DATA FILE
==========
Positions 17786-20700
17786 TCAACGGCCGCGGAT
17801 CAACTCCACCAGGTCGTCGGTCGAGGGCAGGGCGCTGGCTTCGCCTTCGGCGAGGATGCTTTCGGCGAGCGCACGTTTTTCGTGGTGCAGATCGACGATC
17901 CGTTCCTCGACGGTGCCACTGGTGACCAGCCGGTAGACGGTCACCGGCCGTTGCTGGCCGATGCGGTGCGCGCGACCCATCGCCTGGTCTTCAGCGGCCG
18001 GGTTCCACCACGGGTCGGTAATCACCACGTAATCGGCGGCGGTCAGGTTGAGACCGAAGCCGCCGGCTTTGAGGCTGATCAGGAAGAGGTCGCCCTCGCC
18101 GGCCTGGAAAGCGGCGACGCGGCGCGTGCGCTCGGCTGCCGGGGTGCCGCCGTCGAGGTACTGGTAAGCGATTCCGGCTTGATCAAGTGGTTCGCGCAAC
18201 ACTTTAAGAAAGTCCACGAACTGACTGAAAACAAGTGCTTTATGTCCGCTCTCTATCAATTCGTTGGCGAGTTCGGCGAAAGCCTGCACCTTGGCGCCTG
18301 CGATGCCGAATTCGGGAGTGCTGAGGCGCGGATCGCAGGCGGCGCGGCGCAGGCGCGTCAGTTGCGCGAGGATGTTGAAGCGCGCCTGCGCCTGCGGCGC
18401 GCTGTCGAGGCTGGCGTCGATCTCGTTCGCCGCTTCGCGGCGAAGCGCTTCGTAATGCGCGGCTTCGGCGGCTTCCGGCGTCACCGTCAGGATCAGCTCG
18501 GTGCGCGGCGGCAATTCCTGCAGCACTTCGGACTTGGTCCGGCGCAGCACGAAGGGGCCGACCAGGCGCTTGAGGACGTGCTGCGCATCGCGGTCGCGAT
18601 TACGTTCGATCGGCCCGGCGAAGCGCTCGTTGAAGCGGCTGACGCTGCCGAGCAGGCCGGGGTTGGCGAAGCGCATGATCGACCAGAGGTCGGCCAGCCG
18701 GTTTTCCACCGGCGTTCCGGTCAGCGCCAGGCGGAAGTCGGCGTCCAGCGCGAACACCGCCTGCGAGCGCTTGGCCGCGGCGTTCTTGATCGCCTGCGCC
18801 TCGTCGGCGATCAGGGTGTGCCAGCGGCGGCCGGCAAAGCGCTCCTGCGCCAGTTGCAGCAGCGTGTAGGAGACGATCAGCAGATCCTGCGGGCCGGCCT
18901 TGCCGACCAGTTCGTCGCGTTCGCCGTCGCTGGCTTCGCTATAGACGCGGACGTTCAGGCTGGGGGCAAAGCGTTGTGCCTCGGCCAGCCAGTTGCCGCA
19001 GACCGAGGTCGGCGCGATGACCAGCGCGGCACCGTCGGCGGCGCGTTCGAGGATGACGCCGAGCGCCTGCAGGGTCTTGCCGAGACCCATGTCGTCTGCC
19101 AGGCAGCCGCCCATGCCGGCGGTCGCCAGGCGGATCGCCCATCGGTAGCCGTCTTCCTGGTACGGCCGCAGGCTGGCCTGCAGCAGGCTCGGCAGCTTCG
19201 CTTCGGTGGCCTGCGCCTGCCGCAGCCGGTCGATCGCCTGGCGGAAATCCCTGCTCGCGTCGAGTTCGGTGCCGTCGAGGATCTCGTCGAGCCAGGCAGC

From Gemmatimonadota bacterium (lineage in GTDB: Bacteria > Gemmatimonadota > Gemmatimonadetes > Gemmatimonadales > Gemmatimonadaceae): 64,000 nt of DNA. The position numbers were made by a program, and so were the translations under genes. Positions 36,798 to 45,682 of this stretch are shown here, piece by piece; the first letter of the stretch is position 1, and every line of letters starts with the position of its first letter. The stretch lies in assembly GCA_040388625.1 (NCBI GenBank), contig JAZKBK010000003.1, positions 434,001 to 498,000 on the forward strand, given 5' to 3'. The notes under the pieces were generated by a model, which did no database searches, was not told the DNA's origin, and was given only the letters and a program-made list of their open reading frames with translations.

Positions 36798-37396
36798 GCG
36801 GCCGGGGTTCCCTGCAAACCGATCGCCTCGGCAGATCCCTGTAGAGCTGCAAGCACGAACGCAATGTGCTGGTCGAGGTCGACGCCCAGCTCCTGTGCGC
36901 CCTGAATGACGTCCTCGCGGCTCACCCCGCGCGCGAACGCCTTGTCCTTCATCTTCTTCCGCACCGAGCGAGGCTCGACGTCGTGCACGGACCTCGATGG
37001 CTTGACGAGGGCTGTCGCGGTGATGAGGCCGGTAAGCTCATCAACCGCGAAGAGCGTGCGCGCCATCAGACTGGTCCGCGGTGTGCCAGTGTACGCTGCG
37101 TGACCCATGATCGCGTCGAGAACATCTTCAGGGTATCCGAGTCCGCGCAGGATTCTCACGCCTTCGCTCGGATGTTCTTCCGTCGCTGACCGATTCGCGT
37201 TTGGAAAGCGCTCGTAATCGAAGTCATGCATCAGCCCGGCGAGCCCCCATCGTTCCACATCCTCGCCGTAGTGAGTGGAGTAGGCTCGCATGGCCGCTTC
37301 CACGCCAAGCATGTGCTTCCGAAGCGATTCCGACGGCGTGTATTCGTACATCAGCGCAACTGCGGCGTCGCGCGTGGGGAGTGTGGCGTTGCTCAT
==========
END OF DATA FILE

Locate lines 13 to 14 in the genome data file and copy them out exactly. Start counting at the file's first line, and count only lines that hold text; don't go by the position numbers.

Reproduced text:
18801 TCGTCGGCGATCAGGGTGTGCCAGCGGCGGCCGGCAAAGCGCTCCTGCGCCAGTTGCAGCAGCGTGTAGGAGACGATCAGCAGATCCTGCGGGCCGGCCT
18901 TGCCGACCAGTTCGTCGCGTTCGCCGTCGCTGGCTTCGCTATAGACGCGGACGTTCAGGCTGGGGGCAAAGCGTTGTGCCTCGGCCAGCCAGTTGCCGCA